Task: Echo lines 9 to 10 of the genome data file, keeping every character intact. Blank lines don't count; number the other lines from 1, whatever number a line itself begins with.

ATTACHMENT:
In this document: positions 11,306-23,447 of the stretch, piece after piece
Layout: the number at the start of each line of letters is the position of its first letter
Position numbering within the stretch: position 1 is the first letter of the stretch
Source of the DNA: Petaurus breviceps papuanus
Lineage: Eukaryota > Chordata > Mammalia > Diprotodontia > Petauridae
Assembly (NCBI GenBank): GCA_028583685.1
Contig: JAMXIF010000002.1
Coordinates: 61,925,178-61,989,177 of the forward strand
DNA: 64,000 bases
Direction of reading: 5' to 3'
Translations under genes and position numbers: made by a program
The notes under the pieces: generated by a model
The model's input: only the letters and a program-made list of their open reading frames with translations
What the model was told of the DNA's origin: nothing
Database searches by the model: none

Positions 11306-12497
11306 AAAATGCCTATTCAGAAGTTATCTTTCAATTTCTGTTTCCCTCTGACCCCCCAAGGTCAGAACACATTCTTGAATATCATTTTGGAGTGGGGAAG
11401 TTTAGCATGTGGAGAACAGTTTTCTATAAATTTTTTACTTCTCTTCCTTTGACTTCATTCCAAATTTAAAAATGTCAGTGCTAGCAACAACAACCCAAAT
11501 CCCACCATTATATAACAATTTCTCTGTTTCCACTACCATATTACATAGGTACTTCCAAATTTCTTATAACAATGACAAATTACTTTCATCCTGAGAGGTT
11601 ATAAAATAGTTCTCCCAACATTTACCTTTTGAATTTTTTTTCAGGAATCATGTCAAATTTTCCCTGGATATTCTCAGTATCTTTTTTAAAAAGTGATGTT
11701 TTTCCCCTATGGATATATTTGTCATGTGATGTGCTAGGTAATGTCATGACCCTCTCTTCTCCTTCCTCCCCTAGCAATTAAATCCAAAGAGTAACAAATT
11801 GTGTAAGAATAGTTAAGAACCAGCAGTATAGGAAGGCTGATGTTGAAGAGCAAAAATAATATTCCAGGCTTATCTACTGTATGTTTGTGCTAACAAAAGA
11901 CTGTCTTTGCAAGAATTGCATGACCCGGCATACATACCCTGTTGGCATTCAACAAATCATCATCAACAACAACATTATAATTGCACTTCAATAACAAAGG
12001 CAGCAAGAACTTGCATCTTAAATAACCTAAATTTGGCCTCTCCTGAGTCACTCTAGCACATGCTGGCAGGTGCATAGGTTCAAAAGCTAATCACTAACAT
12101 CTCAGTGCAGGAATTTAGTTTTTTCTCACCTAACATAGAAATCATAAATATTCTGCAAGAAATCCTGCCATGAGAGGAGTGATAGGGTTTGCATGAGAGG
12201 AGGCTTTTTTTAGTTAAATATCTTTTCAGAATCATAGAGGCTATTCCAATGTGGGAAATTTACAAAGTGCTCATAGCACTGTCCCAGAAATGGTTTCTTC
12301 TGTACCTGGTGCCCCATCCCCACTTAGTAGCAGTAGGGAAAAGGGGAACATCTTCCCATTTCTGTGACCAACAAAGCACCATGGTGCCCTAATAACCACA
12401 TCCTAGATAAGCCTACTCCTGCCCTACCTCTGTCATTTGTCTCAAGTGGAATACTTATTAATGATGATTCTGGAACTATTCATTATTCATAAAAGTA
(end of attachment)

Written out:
DNA: 64,000 bases
Direction of reading: 5' to 3'